[extropy-chat] Psychology of investments in infrastructure

spike spike66 at comcast.net
Thu Jun 22 03:35:19 UTC 2006

> bounces at lists.extropy.org] On Behalf Of Mike Linksvayer
> Subject: Re: [extropy-chat] Psychology of investments in infrastructure
> On Tue, Jun 20, 2006 at 08:33:18AM -0700, Samantha Atkins wrote:
> > I have rarely seen it that underutilized.
> I haven't read the entire thread closely but I think you're talking
> about VTA light rail.  It is grossly underutilized when measured
> against capacity anp estimates used to sell the system.
> See http://www.ti.org/vaupdate32.html

>   Mike Linksvayer

Thanks Mike, interesting article.  What caught my attention is the

Light rail is an obsolete technology that doesn't really work anywhere. But
it is especially unsuitable in post-automobile urban areas such as San Jose,
whose jobs are spread throughout the area rather than concentrated in a

Along the lines of the previous discussion of terrorism, suppose Iran or
someone else gets a nuke and wants to use it on the US in such a way as to
maximize the pain.  One might decide that the Silicon Valley is the place to
hit, since the US generates so much wealth there.  

Problem: where is it?  Downtown San Jose?  Palo Alto?  Sunnyvale?  Santa
Clara?  Menlo Park?  Stanford campus?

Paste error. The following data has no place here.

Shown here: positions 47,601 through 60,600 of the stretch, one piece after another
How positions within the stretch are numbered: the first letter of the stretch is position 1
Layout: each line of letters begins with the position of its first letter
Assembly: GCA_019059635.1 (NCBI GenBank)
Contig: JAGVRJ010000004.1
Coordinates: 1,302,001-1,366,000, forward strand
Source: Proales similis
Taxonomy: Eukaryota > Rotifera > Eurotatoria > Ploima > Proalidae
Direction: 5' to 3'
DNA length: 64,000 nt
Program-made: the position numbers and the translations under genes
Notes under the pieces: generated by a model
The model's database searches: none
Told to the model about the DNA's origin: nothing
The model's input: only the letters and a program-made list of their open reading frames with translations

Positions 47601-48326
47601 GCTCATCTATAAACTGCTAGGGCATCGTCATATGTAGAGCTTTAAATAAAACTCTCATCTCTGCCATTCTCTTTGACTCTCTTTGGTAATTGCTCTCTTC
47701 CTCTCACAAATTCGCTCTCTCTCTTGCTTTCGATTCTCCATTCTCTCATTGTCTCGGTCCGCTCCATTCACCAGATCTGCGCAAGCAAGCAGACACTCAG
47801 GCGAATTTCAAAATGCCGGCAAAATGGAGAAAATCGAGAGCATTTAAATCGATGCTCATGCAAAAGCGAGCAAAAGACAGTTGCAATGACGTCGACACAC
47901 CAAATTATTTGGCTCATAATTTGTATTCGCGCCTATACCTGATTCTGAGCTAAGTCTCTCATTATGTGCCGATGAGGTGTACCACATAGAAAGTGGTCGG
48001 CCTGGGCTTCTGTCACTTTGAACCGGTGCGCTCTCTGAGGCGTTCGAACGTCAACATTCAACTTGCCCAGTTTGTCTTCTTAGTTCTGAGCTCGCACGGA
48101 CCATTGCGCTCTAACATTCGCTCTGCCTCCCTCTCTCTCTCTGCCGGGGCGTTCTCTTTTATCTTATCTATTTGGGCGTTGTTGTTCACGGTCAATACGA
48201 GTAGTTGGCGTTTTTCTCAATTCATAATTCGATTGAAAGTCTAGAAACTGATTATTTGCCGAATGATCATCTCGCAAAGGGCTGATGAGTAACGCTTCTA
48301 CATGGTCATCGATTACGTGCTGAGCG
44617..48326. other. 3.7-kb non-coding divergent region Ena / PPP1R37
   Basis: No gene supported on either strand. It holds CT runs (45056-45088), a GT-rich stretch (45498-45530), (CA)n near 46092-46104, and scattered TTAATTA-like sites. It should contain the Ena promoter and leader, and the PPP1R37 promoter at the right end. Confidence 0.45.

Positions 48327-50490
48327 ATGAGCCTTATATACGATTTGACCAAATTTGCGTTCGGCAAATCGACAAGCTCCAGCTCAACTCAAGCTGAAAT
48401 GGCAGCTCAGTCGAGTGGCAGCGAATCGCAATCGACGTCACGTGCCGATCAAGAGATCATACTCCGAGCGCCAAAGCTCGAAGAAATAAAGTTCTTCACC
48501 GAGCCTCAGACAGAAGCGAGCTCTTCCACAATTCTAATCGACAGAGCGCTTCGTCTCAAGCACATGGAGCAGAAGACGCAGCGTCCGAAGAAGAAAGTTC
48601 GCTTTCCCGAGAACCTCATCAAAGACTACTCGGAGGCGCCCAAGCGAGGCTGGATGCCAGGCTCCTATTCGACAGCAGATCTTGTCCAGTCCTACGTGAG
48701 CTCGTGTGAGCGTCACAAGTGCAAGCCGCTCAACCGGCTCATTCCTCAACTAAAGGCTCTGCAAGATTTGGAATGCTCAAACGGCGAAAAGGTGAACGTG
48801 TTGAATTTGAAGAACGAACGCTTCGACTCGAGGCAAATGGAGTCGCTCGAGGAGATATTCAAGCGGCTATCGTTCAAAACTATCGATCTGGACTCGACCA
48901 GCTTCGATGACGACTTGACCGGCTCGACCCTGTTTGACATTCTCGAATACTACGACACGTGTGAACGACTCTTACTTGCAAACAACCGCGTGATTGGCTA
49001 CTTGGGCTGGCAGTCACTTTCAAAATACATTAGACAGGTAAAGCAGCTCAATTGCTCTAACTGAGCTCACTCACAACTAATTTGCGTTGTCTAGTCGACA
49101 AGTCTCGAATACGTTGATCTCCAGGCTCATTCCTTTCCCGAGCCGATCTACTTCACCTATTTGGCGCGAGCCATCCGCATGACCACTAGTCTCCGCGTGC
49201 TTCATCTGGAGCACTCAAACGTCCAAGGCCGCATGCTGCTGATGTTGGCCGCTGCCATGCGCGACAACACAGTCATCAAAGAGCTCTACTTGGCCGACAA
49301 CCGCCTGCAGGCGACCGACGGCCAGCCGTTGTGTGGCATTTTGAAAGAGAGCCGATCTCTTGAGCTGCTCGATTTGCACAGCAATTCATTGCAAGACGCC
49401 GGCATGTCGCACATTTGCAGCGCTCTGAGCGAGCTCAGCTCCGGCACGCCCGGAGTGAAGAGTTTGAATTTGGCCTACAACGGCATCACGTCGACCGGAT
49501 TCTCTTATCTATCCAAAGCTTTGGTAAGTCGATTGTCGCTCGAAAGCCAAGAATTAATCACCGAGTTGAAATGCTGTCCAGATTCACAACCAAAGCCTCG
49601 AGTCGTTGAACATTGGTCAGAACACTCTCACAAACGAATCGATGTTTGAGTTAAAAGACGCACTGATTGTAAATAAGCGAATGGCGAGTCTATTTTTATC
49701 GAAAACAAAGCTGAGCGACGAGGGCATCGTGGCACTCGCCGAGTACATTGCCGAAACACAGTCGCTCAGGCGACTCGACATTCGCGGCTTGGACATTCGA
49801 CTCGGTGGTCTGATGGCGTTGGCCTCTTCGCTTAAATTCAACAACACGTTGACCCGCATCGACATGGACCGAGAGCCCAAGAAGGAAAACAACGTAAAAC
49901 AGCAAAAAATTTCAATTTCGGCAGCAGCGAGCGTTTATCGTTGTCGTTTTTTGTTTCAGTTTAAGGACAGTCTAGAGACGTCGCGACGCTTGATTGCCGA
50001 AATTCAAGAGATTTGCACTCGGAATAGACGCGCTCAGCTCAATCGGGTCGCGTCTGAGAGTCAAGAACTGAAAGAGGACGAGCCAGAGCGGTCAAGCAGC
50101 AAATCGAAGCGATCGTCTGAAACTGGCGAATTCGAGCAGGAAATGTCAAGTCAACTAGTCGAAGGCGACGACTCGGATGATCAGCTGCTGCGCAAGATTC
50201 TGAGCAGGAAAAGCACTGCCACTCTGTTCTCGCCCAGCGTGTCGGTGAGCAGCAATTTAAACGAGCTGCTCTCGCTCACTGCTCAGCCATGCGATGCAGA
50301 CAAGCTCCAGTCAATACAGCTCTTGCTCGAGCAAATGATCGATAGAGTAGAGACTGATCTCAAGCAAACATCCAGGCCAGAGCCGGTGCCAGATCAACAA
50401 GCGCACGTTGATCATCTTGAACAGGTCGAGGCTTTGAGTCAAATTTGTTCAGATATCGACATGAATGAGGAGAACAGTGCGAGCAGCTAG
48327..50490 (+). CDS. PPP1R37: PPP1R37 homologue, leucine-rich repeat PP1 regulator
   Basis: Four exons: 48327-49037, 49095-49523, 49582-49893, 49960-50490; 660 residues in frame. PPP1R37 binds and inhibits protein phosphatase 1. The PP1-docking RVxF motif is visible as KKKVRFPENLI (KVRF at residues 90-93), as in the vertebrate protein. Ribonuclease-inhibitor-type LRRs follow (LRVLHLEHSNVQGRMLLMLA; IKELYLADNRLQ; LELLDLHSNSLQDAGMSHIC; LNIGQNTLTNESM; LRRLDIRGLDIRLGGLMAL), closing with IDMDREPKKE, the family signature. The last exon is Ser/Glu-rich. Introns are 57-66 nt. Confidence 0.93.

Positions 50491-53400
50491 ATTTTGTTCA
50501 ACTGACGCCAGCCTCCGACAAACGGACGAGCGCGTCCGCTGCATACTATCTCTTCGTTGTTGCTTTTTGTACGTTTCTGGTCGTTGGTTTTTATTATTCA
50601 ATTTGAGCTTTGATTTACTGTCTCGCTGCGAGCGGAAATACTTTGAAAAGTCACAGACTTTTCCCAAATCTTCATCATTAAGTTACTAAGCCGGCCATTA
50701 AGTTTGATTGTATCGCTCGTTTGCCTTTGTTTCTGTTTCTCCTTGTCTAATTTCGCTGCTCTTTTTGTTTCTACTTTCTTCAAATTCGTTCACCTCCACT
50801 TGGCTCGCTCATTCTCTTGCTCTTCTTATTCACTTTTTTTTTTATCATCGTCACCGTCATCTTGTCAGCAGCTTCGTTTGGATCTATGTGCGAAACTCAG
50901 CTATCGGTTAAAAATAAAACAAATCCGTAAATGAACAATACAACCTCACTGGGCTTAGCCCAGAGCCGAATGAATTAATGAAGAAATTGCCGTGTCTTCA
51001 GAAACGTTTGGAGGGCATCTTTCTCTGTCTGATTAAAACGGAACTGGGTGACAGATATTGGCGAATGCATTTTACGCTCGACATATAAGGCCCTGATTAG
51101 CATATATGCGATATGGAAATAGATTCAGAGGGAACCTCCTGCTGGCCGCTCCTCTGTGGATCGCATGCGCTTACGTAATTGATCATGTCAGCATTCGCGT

Go to GoogleEarth, type in Palo Alto CA.  It will zoom in on an area about
the size a bad guy could reasonably nuke, completely slaying every prole in
that area.  Now imagine a terrorist, flying around looking for the best
place to pop off her one nuke.  Where?  Palo Alto sure doesn't *look* like
the heart of Silicon Valley, and furthermore most of the proles that
actually live there have already made their contribution, earned a fortune,
gone on to their earthly reward, and perhaps are not the ones she would wish
to destroy.  Likely she would decide this isn't the right place, and take it
over to San Jose where there is at least a cluster of middling tall
buildings, but even that is nothing like San Francisco, off in the hazy

All this grim speculation illustrates my point exactly: future cities might
develop all smeared out like the Silicon Valley as opposed to the New York
City model.  Subways are suitable in San Francisco-like places, but not
Silicon Valley-like places.  Therefore subways, along with light rail, are
poor investments.


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